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Evaluation of the Aerial Biomass of Three Sahelian Species in the Ferlo (North Senegal): Acacia tortilis (Forsk.) Hayn essp. Raddiana (Savi) Brenan, Acacia senegal (L.) Willd and Balanites aegyptiaca (L.) Del

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Document pages: 19 pages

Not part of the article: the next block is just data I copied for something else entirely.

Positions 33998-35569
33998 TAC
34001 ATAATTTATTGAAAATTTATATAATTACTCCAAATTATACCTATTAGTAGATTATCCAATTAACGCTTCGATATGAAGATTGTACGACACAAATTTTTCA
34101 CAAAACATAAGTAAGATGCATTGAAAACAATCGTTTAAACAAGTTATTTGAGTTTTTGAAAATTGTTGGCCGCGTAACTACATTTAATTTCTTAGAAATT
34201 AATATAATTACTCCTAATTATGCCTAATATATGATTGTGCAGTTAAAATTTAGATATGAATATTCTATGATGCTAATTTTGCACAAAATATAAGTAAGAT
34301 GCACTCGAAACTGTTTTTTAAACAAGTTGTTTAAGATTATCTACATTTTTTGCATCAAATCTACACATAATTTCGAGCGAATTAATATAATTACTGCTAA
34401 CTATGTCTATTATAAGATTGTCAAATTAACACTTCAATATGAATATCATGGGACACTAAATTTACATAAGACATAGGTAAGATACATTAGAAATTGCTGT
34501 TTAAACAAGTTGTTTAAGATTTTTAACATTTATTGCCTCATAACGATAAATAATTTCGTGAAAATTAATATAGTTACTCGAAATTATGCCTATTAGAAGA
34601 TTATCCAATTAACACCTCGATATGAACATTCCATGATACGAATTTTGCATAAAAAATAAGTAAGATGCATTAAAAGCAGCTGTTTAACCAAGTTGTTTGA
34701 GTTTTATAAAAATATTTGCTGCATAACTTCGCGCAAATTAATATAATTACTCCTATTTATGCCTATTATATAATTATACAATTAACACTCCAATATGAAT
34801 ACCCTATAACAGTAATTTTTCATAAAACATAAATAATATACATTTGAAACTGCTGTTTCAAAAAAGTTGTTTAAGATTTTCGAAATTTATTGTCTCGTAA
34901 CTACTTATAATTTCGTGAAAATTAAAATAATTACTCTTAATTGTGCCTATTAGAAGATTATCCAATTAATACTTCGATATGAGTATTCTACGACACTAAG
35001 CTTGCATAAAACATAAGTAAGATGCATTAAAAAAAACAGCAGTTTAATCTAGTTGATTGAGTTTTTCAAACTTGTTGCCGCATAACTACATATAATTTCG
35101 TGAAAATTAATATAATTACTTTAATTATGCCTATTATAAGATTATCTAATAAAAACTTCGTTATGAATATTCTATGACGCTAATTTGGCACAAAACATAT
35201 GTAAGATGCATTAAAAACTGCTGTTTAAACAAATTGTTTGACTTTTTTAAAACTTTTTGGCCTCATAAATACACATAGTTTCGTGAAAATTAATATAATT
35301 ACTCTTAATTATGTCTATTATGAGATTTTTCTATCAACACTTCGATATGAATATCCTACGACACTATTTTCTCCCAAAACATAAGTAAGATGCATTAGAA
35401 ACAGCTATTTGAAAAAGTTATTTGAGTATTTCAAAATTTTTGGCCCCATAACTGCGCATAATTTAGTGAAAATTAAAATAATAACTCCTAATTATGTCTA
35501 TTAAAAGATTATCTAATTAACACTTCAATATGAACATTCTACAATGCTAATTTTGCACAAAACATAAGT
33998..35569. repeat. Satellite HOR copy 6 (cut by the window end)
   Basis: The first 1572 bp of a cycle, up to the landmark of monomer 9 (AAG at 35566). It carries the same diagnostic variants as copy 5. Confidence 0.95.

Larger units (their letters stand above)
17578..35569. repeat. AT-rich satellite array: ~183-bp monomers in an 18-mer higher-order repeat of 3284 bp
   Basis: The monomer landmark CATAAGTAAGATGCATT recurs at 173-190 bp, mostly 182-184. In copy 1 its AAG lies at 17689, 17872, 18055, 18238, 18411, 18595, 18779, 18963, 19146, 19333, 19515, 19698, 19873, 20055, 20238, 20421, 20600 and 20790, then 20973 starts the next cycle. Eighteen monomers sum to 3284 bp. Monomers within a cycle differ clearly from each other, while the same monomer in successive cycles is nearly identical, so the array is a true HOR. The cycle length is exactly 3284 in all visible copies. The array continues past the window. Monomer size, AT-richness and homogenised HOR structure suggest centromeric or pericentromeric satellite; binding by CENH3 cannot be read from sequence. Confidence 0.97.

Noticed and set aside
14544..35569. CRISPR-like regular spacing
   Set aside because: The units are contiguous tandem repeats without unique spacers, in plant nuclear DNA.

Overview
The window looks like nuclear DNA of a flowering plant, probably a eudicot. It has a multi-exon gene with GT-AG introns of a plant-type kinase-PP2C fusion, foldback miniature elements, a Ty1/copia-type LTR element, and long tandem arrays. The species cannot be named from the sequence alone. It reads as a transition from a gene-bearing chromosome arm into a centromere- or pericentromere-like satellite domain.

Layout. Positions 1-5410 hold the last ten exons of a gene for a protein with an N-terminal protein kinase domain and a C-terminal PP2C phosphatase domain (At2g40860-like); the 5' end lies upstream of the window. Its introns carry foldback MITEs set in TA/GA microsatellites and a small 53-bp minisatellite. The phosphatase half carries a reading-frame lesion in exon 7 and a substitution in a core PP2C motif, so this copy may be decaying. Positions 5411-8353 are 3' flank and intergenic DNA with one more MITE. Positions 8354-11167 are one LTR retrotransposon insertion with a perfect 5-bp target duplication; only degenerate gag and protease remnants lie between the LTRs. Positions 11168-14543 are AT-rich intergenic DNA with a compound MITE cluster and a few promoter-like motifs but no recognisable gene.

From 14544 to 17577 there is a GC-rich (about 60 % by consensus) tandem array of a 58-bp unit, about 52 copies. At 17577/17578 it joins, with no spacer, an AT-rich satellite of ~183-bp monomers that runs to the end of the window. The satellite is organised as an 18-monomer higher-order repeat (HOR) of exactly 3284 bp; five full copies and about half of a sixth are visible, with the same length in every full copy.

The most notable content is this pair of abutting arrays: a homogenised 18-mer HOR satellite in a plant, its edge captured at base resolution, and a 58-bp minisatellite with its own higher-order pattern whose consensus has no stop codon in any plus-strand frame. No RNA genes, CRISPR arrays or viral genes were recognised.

Abstract: In a context of climate change characterized by rising temperatures, increased greenhouse gases and frequent droughts, the Sahel is presented as one of the most vulnerable areas to the adverse effects of climate change. The Sahel is presented as one of the most vulnerable areas to the adverse effects of climate change. The objective of this study is to assess the above-ground biomass and carbon stock of three Sahelian species: Acacia raddiana tortilis (Forsk.) hayne ssp. raddiana (savi) Brenan, Acacia senegal (L.) Willd and Balanites aegyptiaca (L.). The study was carried out in northern Senegal commonly known as Ferlo. Biomasses of the populations of the three target species were first assessed by harvesting the entire epigenetic part of the species and then modelled by correlation using dendrometric parameters measured on each individual of the sample. Two models, mono-specific and multi-species, were used. The results obtained showed that the diameter at breast height (x) and the parameter best correlated to the epigeal biomass (y). The dry biomass of woody plants was 31.4 ± 15.2 kg tree for B. aegyptiaca, 30.6 ± 13.2 kg tree for A. senegal and 26.2 ± 11.1 kg tree for A. raddiana; i.e. carbon equivalents of 14.75 - 14.38 - 12.31 kg tree respectively. The amount of carbon contained in the above-ground woody biomass is estimated at 4.48 t ha. The carbon equivalent, atmospheric CO2 is estimated at 16.44 tons of CO2 ha and based on the actual density of Ferlo (108.08 ± 49.79 ind ha) the sequestered carbon of the area is estimated at 1777.008 tons of CO2. The comparison between the models developed in this study and the multispecific or mono-specific models from the literature showed substantial differences. This study contributes to a better understanding of the contribution of Sahelian woody species to carbon sequestration and the results could be used in the framework of adaptation to climate change.

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